May 14, 2007 Since his freshman year at Rensselaer Polytechnic Institute, Zane Van Dusen has played in 13 bands — and he founded 11 of them. A vocalist who also plays five instruments, the New York City native has been expressing himself through music for years. Now he has combined his lifelong passion with a keen set of technical and computing skills to create a device that allows all people, regardless of physical mobility, the opportunity to experience music’s positive effects.
The resulting project – called an adaptive use musical instrument – was a true labor of love.
Van Dusen, a senior majoring in electronic media, arts, and communication (EMAC) and computer science, worked with an interdisciplinary group of students led by Pauline Oliveros, a world-renowned musician and distinguished professor of the arts at Rensselaer. The team designed and implemented a computer interface that tracks the movement of a user’s head to allow them to produce electronic sounds and compose music on a virtual keyboard in both solo and ensemble settings.
The device provides a much-needed outlet for creative expression for people with extremely limited mobility, particularly individuals with severe cerebral palsy (CP) – a neurological disorder that permanently affects body movement and muscle coordination and has the capacity to render people unable to speak or move. It also has therapeutic benefits, according to Van Dusen.
“We recently tested the adaptive use musical instrument in a clinic and noticed that many of the children were more focused on their movements because they were motivated by the sounds they were creating,” he said. “One child played the instrument for almost an hour, even though it took a lot of effort for him to keep his head up that long.”
Beyond musical communication, Van Dusen sees potential for the device to allow users to create verbal exchanges: “The interface could be adapted to create speech software, allowing those who suffer from CP to form full sentences, rather than just yes or no responses.”
Following his graduation on May 19, Van Dusen plans to continue working with Oliveros through the summer to perfect the prototype adaptive use musical instrument, and to create additional interfaces. Oliveros will spearhead the project with a group of Rensselaer students and volunteers from her Deep Listening Institute, an organization that fosters a unique approach to music, literature, art and meditation, and promotes innovation among artists and audiences in creating, performing, recording, and educating with a global perspective.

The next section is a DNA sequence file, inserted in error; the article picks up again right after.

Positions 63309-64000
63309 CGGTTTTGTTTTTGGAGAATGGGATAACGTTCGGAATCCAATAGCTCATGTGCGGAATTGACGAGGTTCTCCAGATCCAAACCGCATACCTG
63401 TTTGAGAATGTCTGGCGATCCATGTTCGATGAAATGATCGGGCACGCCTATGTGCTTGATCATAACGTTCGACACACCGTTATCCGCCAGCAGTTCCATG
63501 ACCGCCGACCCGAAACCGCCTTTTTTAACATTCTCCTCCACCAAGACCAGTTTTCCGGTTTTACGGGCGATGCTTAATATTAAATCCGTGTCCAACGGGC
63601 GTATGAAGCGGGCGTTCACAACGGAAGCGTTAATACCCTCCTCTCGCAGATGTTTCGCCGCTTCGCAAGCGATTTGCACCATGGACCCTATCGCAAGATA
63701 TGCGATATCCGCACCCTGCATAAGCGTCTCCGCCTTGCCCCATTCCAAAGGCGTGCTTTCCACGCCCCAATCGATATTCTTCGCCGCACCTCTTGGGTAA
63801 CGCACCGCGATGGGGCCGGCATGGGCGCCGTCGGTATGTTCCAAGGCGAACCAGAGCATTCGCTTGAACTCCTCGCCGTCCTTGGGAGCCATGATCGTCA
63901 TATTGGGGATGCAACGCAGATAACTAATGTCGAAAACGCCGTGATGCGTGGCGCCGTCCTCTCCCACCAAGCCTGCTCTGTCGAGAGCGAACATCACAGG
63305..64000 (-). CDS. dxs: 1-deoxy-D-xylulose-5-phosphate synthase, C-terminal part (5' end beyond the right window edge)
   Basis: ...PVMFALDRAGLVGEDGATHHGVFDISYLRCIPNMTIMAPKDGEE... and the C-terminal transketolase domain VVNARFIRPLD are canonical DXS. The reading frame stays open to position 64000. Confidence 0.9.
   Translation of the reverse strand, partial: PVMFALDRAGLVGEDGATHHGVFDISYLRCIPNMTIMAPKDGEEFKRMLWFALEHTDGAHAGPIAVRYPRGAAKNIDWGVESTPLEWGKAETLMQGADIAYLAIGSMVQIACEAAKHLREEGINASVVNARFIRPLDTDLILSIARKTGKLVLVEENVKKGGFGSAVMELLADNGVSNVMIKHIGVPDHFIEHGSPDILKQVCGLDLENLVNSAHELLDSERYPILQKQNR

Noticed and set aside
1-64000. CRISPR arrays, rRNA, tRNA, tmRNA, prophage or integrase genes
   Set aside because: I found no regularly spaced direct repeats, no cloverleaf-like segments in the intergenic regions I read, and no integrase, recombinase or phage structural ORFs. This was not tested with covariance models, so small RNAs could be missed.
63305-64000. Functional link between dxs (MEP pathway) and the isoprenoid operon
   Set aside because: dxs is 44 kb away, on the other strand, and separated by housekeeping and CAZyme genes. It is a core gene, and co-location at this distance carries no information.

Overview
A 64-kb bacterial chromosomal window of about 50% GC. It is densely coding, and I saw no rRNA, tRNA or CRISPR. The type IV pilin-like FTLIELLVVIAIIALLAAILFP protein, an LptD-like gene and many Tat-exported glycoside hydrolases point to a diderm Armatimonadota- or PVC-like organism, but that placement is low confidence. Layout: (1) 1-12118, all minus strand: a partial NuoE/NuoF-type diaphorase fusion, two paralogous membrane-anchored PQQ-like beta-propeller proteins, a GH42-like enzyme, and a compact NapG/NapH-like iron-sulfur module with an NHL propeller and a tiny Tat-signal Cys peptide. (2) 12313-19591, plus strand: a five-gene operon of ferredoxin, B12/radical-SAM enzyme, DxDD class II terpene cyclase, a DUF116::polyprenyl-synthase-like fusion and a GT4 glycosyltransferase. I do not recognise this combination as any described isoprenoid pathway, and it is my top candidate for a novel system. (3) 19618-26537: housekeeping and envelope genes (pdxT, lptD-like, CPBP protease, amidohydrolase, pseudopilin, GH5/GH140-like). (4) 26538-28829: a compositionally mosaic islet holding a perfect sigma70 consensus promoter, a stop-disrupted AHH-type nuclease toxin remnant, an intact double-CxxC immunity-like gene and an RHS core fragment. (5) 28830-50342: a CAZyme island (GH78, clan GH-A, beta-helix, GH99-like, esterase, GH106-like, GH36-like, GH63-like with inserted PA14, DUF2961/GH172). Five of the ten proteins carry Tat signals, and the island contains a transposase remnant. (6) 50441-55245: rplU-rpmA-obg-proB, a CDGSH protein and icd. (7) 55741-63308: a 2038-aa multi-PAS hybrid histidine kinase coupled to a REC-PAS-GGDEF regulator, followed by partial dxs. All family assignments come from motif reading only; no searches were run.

Making Sure Rensselaer Rocks
In addition to opening musical opportunities for the disabled, Van Dusen has also opened the ears of his fellow classmates as activities manager and president of Ground Zero (GZ), Rensselaer’s underground arts and culture club located in the basement of Nugent Hall, a residence hall for upperclass students.
The group hosts bi-weekly open mike nights – where students perform pop, rock, rap, punk, jazz, metal, and electronic music to a crowd of their peers – and is responsible for recruiting bands to play concerts on campus.
Since his sophomore year, Van Dusen has been bringing independent artists from all over the United States and Canada to the Institute’s Troy campus.
“I knew that many students at Rensselaer would like the bands that I had seen in my hometown in New York City, but never would have had the chance to see them play. So, I contacted some of these bands, found a few student bands to open, and then we charged students just $3 admission for the concert to cover the cost of the band’s performance and transportation. Since our concerts typically draw a sizable, excited and open-minded crowd, GZ has become a fairly well-known destination for underground bands.”
Van Dusen has been responsible for helping put together more than 50 GZ events including concerts, open mikes, art shows, and film screenings.
“The work that goes into coordinating GZ events and working for Rensselaer’s Experimental Media and Performing Arts Center (EMPAC) is probably equal to that of a really hard class,” he says. “But it’s all just an extension of my mission to promote art on campus.”
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